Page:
Oscar Nominee Michael Shannon Admits Shunning Method Approach to ‘Nocturnal Animals’ Character

“I didn’t go do any drive-alongs or anything,” Best Supporting Actor nominee says about playing Texas cop in “Nocturnal Animals”

Michael Shannon shunned a Method approach to play Texas cop Bobby Andes in Focus’ “Nocturnal Animals,” for which he received a Best Supporting Actor nomination early Tuesday.

“I drew on a lot of inspirations I had already gathered before doing the movie,” Shannon told TheWrap after receiving the news. “I’ve always been a huge fan of the true-crime fiction — I basically kind of drew on that and mostly used my imagination. I didn’t go do any drive-alongs or anything.”

Instead he relied on writer-director Tom Ford’s script to play a detective with an old-school conscience and a sandpaper voice. (Ford didn’t earn a nomination in either category.)

“I’m just trying to figure out who this person is and why they’re doing what they’re doing and why they’re saying what they’re saying,” he said. “And if I can get that half-figured out, it’s a job well done.”

“Nocturnal Animals” is a story within a story, where a novel passed to a gallery owner from her ex-husband turns out to be a dark thriller involving a man’s family being kidnapped on a West Texas highway and his search for justice — with the help of Andes.

Aaron Taylor-Johnson, who played the killer in the film, won the Golden Globe for Best Supporting Actor in a Motion Picture, but he was left out of the Oscar nominations. Shannon wasn’t surprised that so many people seemed to connect with his and Taylor-Johnson’s character in the film.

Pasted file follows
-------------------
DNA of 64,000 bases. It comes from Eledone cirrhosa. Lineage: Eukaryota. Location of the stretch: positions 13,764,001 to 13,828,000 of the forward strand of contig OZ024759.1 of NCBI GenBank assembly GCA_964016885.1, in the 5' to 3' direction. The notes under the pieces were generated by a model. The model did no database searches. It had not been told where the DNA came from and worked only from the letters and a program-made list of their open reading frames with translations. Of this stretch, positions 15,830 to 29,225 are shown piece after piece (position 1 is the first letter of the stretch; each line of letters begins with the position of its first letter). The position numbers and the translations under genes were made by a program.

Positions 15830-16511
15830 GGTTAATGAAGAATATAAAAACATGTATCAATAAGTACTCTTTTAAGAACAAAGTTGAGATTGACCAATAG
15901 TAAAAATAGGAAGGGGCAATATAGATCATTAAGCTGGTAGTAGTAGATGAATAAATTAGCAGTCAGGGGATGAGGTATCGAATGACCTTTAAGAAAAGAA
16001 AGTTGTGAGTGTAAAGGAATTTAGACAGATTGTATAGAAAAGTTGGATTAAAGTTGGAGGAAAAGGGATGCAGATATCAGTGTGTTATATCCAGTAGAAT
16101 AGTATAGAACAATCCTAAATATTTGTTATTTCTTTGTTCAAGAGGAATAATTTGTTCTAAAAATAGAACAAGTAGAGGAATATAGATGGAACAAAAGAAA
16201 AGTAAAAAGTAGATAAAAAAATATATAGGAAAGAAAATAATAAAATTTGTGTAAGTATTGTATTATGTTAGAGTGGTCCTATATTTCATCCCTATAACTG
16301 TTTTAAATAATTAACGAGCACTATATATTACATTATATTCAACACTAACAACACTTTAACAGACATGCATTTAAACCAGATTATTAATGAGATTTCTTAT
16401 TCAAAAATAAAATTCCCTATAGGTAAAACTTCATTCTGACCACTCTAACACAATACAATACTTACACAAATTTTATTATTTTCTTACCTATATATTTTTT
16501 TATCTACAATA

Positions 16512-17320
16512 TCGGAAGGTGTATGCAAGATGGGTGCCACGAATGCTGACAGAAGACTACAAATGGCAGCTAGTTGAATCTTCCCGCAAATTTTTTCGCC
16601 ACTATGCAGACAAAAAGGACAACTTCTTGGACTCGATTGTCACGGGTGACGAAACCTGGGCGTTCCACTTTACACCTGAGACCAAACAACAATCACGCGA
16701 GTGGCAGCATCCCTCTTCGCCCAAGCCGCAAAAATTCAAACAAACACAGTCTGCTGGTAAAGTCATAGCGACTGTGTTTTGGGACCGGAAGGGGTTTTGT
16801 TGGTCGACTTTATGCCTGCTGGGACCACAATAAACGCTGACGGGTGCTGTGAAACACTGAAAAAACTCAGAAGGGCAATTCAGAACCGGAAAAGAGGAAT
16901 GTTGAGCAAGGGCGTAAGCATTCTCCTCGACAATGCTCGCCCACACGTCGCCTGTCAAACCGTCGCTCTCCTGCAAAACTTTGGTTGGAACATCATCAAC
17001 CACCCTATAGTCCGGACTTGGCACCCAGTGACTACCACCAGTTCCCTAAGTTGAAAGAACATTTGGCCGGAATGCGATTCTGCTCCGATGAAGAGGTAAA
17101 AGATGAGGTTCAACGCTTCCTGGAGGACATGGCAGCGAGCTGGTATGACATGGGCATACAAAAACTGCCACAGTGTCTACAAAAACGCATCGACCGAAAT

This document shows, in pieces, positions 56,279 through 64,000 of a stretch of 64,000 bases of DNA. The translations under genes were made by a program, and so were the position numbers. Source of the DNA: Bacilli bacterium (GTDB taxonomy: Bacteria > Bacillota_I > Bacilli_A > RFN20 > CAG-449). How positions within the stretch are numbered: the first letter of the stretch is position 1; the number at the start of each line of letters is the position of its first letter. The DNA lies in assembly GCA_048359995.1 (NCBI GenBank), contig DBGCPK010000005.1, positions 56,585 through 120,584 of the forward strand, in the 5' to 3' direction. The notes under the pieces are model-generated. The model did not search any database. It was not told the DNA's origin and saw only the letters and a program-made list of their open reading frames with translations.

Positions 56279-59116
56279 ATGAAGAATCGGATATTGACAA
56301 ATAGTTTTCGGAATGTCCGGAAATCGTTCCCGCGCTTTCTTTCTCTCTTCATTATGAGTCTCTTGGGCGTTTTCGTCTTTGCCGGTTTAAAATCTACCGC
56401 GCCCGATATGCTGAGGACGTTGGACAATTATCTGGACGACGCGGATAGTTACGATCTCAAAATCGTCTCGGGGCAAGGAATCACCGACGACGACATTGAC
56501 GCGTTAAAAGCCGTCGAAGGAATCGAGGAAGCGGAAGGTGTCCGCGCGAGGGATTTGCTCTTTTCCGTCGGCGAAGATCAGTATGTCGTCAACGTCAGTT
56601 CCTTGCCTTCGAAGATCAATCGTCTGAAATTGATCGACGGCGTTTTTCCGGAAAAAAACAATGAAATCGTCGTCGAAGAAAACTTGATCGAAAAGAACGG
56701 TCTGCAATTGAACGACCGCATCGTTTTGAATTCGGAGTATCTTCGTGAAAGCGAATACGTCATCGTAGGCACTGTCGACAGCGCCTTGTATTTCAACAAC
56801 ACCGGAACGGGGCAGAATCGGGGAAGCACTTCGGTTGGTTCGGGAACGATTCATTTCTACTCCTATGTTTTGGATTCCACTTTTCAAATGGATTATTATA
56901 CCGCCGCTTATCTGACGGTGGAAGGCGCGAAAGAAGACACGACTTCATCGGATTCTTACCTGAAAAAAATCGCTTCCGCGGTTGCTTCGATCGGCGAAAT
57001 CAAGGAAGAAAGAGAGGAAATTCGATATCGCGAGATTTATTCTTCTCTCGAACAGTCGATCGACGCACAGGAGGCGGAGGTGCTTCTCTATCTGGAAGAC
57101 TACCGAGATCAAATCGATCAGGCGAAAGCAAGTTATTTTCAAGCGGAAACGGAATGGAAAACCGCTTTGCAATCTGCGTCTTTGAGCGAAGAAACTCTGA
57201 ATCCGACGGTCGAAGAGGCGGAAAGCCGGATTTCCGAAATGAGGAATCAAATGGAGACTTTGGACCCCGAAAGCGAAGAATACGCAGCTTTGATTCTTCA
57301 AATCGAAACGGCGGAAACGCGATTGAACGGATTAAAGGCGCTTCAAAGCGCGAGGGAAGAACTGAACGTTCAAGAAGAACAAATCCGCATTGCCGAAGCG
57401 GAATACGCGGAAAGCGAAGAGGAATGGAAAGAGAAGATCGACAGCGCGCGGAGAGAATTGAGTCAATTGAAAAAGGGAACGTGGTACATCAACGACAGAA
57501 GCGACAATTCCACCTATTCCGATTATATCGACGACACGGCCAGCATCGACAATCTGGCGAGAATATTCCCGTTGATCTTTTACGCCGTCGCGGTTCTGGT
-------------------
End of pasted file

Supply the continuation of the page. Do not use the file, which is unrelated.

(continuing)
“I just think it’s the feral nature story,” he said. “It’s not just dark, its beyond dark. There’s something very animalistic about it. These characters are kind of iconic characters, archetypes yet they’re eccentric. They’re unqiue within that archetype. There like people you’ve never met but you already know.”

Shannon had high praise for Ford as a filmmaker. “He is one of the most thoroughly prepared people I’ve ever worked with,” Shannon said. “He has gone over the script with a fine-toothed comb. He has basically walked in the shoes of every character. He’s woven them together in this very interesting tapestry. He finds ways to relate himself personally to the character. The way he’s able to weave together these two totally different worlds. Its reflective of his own life experience that he’s had.”

Shannon said “Moonlight” and “Loving” were among his favorite feature films this year, and he singled out  “Gleason,” a documentary about a former football player and his family coping with ALS that was passed over in the Documentary Feature category.

“You’re never going to see anything like ‘Gleason,'” he said. “The fact that exists. What that man did and what his family did just is beyond words.”